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Wednesday, November 6, 2013

Touching. By John von Daler

                 "Somebody touch me!" the old man would exclaim when he arrived at our place in Denmark. My wife would give my father a hug and offer to do his nails. This meant holding his hand and dipping it in warm, soapy water; with his wife now in her grave, he needed attention. His clothes were not ironed very well, his always clean-shaven face now showed stubble at various spots, his usually slick hair was fluffed up like a baby chicken. Here with us he could thaw up after those cold weeks alone.

                This kind of nearness seemed unusual to me and it took some doing to break down age-old barriers of silence and separation. Mother had been the one who talked and touched. At my school concerts she would greet me afterwards with a hug and a "on a par with Heifetz!" while he would stand behind her and mutter something about "less could do it." Strangely enough, through the years I learned to value his opinion more and more and hers less and less, not through self-doubt or hatred, but just from a practical vantage point: he was probably telling the truth - and that was what I wanted to hear.
                He had been a well-dressed Viennese dandy, but now, without her to converse, charm, and shock, he had fallen into bad habits. Also he was shriveling; in his expensive woolen suits and sweaters from Harrods he looked like a tiny old junky in stolen clothes.
                Without Mother present he had now begun to talk. We realized after a few days of his unheard of prattle that he had never been able to get a word in with her around. Their visits had always played out like Scarlett and Rhett making the rounds of the poor. We would all sit in silence while she charmed us with little tidbits of coquetry that she often repeated within minutes to the chagrin of our silent company. But now he told stories from his teenage years as a tutor in middle Europe, his mistresses in Vienna, or his visits to the opera.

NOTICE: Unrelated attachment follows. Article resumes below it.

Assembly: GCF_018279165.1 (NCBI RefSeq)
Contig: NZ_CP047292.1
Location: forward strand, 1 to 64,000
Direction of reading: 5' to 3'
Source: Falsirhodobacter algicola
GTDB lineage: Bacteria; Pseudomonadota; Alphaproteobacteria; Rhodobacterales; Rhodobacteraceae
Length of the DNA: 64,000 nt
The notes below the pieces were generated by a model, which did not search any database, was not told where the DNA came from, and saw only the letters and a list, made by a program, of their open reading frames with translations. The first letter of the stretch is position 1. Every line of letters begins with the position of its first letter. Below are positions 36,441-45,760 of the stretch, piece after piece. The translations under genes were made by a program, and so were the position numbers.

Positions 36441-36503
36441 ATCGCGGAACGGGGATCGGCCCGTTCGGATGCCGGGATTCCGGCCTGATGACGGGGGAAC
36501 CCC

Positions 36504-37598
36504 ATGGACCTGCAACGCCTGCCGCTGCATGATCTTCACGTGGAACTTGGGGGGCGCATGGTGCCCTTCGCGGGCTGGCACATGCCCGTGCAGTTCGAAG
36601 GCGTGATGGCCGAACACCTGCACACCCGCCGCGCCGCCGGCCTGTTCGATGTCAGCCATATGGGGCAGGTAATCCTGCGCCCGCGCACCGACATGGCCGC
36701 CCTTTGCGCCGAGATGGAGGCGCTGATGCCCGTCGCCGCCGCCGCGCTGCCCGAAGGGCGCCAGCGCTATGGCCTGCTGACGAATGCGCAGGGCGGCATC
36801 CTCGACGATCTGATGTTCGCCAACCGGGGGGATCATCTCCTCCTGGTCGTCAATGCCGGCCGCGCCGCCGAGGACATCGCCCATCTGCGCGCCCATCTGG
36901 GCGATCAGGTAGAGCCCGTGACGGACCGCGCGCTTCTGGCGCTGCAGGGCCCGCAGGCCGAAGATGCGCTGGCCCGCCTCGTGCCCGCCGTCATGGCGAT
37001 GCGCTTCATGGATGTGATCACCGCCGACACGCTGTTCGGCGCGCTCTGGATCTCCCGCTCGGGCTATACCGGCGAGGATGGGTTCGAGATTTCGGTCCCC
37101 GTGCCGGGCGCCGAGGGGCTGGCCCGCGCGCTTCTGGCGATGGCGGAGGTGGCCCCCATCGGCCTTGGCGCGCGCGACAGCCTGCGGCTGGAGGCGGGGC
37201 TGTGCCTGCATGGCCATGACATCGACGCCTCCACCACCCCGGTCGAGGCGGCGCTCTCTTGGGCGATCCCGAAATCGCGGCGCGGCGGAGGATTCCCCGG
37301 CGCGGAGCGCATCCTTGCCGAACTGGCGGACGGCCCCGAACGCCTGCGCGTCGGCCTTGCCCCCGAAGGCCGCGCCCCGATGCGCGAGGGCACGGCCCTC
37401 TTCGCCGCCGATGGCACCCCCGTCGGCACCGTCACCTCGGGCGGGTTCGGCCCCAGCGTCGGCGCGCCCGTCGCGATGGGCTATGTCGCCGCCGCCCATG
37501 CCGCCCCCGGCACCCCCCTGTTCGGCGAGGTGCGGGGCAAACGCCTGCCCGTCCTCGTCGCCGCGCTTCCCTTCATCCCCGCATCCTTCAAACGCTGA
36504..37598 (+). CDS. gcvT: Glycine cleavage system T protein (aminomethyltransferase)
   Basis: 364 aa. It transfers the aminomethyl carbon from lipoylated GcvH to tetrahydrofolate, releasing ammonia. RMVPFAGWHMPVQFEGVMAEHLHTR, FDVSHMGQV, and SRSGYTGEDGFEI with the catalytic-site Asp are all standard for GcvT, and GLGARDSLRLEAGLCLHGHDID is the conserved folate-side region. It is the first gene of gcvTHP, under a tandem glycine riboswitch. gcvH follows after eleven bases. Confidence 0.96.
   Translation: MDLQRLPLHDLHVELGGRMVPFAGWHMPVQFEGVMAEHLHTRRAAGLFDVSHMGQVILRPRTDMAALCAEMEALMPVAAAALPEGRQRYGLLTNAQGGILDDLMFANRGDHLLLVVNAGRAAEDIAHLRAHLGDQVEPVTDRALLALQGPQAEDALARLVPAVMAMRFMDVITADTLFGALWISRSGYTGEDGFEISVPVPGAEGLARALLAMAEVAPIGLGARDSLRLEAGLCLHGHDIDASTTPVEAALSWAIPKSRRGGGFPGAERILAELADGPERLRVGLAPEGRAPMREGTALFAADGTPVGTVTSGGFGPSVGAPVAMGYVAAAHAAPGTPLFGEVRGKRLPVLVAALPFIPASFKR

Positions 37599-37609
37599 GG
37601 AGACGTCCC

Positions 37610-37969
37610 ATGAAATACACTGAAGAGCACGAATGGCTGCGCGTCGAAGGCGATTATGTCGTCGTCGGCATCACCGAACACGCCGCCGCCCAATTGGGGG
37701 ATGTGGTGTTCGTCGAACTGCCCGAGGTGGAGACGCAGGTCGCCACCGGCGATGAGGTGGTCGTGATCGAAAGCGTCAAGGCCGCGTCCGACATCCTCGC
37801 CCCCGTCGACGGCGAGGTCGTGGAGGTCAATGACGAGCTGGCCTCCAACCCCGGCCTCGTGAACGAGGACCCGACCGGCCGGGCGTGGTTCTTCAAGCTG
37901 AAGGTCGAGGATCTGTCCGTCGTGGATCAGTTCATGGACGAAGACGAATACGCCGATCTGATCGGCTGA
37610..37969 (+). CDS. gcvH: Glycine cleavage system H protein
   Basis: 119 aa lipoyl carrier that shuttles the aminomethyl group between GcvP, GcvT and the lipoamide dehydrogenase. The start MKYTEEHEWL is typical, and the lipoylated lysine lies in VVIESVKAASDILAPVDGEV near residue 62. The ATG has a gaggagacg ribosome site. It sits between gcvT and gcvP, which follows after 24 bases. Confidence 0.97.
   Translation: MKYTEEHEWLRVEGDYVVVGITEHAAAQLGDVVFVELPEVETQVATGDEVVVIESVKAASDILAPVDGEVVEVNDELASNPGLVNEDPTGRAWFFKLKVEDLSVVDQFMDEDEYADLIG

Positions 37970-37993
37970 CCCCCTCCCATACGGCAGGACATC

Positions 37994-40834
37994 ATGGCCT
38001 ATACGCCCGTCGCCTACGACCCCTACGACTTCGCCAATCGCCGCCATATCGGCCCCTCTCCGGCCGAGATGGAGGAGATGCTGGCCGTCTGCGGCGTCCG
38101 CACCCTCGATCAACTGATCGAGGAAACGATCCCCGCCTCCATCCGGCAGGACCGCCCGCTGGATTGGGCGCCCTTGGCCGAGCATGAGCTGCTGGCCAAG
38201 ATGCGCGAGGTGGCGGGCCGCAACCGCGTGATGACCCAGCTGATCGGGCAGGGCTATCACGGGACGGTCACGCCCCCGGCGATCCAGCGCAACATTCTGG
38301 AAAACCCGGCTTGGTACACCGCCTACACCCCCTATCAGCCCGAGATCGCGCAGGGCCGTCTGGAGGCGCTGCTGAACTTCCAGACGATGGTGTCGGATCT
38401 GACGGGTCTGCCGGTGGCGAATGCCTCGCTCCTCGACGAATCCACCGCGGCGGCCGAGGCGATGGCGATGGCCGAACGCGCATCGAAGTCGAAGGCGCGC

This breakthrough came much too late for me; I could have used it forty years earlier. But strangely enough the loss never angered me. I knew of his childhood in Vienna, how his father, the general, greeted him once a day in the children's quarters where his son was tutored by maiden aunts. "Daddy's a rascal," my father would shout and run to hide behind a skirt as the general strode out the door. That was their contact.
                So when we would take the train together in silence for over an hour, he to New York and I to Princeton, as we pulled into Grand Central he would fold his New York Times, look halfway in my direction and say, "Study well. Get some good grades". At the time I found it very awkward. Later, as he arrived at our house wifeless and lonely, I pitied him. These days I look back on him wistfully and with love, thinking of what we both missed.

Tomorrow, Thursday Nov. 7, there will be no blog.
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